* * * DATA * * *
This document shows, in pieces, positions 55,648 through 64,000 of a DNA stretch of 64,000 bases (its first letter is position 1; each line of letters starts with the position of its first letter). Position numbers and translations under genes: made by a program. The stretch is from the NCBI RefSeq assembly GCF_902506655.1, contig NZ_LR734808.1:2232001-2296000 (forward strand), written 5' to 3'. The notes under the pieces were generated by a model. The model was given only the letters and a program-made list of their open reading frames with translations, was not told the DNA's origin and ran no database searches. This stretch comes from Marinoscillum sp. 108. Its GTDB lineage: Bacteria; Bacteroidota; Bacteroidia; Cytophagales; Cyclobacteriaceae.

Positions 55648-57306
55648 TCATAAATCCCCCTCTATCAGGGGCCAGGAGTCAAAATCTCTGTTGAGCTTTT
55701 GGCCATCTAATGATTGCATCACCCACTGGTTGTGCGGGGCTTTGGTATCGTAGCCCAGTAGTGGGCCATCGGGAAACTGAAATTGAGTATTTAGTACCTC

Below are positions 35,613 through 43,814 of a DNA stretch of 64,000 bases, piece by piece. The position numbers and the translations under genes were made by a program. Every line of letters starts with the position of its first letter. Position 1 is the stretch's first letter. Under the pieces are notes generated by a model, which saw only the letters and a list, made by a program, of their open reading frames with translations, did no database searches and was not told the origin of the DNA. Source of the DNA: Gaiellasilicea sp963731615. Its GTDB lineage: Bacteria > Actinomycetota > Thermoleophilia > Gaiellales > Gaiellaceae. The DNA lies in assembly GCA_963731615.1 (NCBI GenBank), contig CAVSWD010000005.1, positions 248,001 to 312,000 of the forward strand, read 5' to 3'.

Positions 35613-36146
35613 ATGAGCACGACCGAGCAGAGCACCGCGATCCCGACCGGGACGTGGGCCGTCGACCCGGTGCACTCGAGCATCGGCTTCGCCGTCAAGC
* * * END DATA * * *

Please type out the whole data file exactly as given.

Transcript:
This document shows, in pieces, positions 55,648 through 64,000 of a DNA stretch of 64,000 bases (its first letter is position 1; each line of letters starts with the position of its first letter). Position numbers and translations under genes: made by a program. The stretch is from the NCBI RefSeq assembly GCF_902506655.1, contig NZ_LR734808.1:2232001-2296000 (forward strand), written 5' to 3'. The notes under the pieces were generated by a model. The model was given only the letters and a program-made list of their open reading frames with translations, was not told the DNA's origin and ran no database searches. This stretch comes from Marinoscillum sp. 108. Its GTDB lineage: Bacteria; Bacteroidota; Bacteroidia; Cytophagales; Cyclobacteriaceae.

Positions 55648-57306
55648 TCATAAATCCCCCTCTATCAGGGGCCAGGAGTCAAAATCTCTGTTGAGCTTTT
55701 GGCCATCTAATGATTGCATCACCCACTGGTTGTGCGGGGCTTTGGTATCGTAGCCCAGTAGTGGGCCATCGGGAAACTGAAATTGAGTATTTAGTACCTC

Below are positions 35,613 through 43,814 of a DNA stretch of 64,000 bases, piece by piece. The position numbers and the translations under genes were made by a program. Every line of letters starts with the position of its first letter. Position 1 is the stretch's first letter. Under the pieces are notes generated by a model, which saw only the letters and a list, made by a program, of their open reading frames with translations, did no database searches and was not told the origin of the DNA. Source of the DNA: Gaiellasilicea sp963731615. Its GTDB lineage: Bacteria > Actinomycetota > Thermoleophilia > Gaiellales > Gaiellaceae. The DNA lies in assembly GCA_963731615.1 (NCBI GenBank), contig CAVSWD010000005.1, positions 248,001 to 312,000 of the forward strand, read 5' to 3'.

Positions 35613-36146
35613 ATGAGCACGACCGAGCAGAGCACCGCGATCCCGACCGGGACGTGGGCCGTCGACCCGGTGCACTCGAGCATCGGCTTCGCCGTCAAGC